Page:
Adverse Actions in Loan Modification Context

Adverse Actions in Loan Modification Context

    Stephen Ornstein, Matthew Yoon, and John Holahan of SNR Denton

In this commentary, Stephen Ornstein, Matthew Yoon, and John Holahan of SNR Denton examine a significant new development involving the provision of "adverse action" notices to borrowers who have been declined loan modifications. Specifically, the Board of Governors of the Federal Reserve System issued Consumer Affairs Letter 09-13 advising creditors of which instances require the furnishing of adverse action notices.

"On December 4, 2009, the Board of Governors of the Federal Reserve System (the "Board") issued Consumer Affairs Letter 09-13 (the "Letter") which advises creditors in which instances it must furnish borrowers adverse action notices. The Board is responsible for interpreting Regulation B which implements the Equal Credit Opportunity Act ("ECOA"), the statute that regulates, among other things, the furnishing of adverse action notices to consumers," the authors explain. "The promulgation of the Letter is significant, if not surprising, because up to this point it was widely believed that adverse action notices did not have to be provided to borrowers when modifications were declined as long as the borrower did not request additional credit. With the issuance of the Letter, however, the party rendering the decision to grant the modification (i.e., the servicer or owner of the loan) must provide an adverse action to a borrower if it declines a modification request and the borrower is not delinquent or in default on its existing loan."

"The Letter sets forth a four part test to determine when an adverse action notice is required under Regulation B with regard to the denial of a mortgage loan modification," Ornstein, Yoon, and Holahan report. "In describing the test, the Letter cites, as an example, the United States Department of Treasury's (the "Treasury Department") Making Home Affordable Modification Program ("HAMP")."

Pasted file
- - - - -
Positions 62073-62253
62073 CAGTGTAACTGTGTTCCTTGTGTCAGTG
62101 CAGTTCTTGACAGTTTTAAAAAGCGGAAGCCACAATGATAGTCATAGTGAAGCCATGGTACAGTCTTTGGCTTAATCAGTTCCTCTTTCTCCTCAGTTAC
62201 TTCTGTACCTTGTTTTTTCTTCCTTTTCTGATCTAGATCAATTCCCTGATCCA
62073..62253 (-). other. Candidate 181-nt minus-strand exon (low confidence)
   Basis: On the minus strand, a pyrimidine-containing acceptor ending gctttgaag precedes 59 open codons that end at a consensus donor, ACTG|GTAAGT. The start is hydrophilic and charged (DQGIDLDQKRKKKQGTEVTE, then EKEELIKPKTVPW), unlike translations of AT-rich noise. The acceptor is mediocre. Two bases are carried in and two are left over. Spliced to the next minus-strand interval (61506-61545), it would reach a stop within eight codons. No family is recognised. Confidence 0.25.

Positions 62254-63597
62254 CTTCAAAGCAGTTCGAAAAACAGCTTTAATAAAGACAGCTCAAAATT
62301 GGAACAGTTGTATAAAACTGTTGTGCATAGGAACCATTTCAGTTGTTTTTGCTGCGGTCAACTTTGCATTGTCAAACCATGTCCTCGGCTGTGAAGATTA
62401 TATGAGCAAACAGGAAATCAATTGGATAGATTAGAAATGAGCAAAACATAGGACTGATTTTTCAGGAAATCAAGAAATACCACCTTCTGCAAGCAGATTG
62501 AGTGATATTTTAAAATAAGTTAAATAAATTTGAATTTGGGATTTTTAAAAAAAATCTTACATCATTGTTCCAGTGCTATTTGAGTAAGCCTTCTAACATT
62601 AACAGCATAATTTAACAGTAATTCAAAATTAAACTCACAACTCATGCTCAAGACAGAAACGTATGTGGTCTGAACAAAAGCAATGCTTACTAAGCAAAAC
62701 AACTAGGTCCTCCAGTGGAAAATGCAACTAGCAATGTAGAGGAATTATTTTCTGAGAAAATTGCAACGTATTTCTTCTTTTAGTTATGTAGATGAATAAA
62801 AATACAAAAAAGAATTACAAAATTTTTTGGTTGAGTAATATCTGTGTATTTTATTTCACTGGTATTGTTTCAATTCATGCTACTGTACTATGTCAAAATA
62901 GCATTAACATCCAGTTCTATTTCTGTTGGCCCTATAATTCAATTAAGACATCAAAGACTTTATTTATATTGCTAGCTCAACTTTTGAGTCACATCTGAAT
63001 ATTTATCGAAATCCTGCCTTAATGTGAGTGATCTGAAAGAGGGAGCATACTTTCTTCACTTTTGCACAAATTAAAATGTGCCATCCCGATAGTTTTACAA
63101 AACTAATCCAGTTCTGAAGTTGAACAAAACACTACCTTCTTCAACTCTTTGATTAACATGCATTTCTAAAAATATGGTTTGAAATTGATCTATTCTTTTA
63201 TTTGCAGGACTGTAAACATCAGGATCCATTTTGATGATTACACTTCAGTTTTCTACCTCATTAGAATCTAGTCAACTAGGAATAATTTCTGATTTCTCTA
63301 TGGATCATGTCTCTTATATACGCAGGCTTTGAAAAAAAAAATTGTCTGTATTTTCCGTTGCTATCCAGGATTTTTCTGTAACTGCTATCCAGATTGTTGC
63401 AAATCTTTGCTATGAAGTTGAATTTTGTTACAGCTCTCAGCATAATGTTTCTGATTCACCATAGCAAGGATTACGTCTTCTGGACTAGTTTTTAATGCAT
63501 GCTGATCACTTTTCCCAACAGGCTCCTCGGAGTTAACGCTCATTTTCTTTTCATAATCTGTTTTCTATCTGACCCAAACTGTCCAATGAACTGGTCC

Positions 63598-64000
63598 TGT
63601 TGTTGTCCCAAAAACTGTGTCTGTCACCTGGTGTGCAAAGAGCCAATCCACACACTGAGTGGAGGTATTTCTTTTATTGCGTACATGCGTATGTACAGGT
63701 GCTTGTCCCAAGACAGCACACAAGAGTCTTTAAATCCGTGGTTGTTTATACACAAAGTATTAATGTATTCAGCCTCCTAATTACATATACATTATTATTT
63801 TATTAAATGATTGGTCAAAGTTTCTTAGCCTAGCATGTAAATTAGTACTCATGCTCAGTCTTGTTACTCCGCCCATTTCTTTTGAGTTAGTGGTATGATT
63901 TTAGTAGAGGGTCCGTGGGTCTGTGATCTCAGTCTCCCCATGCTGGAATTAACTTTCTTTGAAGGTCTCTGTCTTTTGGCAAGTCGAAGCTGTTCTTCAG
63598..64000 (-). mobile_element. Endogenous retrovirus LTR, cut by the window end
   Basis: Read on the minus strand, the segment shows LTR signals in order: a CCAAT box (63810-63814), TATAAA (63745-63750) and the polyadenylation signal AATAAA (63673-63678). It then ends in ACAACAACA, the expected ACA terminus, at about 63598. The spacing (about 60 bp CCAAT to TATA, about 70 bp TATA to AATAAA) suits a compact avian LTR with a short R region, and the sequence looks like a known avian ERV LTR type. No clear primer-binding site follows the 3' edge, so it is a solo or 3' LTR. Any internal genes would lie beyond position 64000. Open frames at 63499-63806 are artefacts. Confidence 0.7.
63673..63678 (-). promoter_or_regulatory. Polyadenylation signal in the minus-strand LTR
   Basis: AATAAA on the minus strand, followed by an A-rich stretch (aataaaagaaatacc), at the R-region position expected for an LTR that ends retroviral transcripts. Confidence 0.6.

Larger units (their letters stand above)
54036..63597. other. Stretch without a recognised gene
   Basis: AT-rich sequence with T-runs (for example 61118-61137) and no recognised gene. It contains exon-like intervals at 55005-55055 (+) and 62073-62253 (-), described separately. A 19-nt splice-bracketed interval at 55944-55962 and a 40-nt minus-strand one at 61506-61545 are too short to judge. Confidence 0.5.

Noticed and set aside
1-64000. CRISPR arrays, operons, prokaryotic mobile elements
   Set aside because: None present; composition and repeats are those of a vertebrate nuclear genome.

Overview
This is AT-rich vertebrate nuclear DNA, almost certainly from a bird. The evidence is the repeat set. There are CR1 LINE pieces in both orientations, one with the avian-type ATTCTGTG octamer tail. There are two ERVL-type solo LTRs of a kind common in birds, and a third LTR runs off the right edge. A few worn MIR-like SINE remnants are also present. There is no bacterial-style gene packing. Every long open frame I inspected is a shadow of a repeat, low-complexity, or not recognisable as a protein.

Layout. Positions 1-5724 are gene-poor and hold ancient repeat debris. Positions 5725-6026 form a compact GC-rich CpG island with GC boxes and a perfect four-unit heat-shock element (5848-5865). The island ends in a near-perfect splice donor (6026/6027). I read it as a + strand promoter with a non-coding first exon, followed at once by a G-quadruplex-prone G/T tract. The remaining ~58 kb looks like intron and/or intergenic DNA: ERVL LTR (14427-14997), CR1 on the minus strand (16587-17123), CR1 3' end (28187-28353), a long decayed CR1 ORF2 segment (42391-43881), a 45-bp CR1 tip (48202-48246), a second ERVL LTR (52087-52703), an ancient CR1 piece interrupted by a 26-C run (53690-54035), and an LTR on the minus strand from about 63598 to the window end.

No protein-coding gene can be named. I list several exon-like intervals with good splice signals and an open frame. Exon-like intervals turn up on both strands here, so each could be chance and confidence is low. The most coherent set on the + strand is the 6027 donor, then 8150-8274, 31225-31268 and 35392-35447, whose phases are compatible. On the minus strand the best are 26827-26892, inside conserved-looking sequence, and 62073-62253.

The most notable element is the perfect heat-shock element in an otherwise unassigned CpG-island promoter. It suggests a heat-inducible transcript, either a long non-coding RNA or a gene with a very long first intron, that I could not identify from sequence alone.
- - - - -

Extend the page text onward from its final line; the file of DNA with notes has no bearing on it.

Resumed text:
The authors then summarize the Board's four part test and analyze the adverse action notice requirements in the context of loan modifications. They emphasize "that the Letter is a policy statement from the Board, and takes immediate effect as guidance for the Board's consumer compliance supervisory staff. Consequently, it is highly recommended that servicers and owners of loans alike adopt the Board's position on adverse actions in connection with decisions that they render on modifications."

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Stephen F.J. Ornstein is a partner in the Washington, DC office of SNR Denton. Mr. Ornstein is a member of SNR Denton's Capital Markets Practice concentrating on banking and real estate law with an emphasis on federal regulation of real estate. He regularly counsels national mortgage companies, mortgage insurers, financial institutions and others in complying with mortgage and consumer lending regulations.

Matthew Yoon is an associate in the New York, NY office of SNR Denton. He practices in the areas of banking and real estate law with an emphasis on mortgage and consumer lending compliance issues.

John. P. Holahan is an associate in the Washington, DC office of SNR Denton. He represents federal and state-chartered banks, investment banks, consumer finance companies.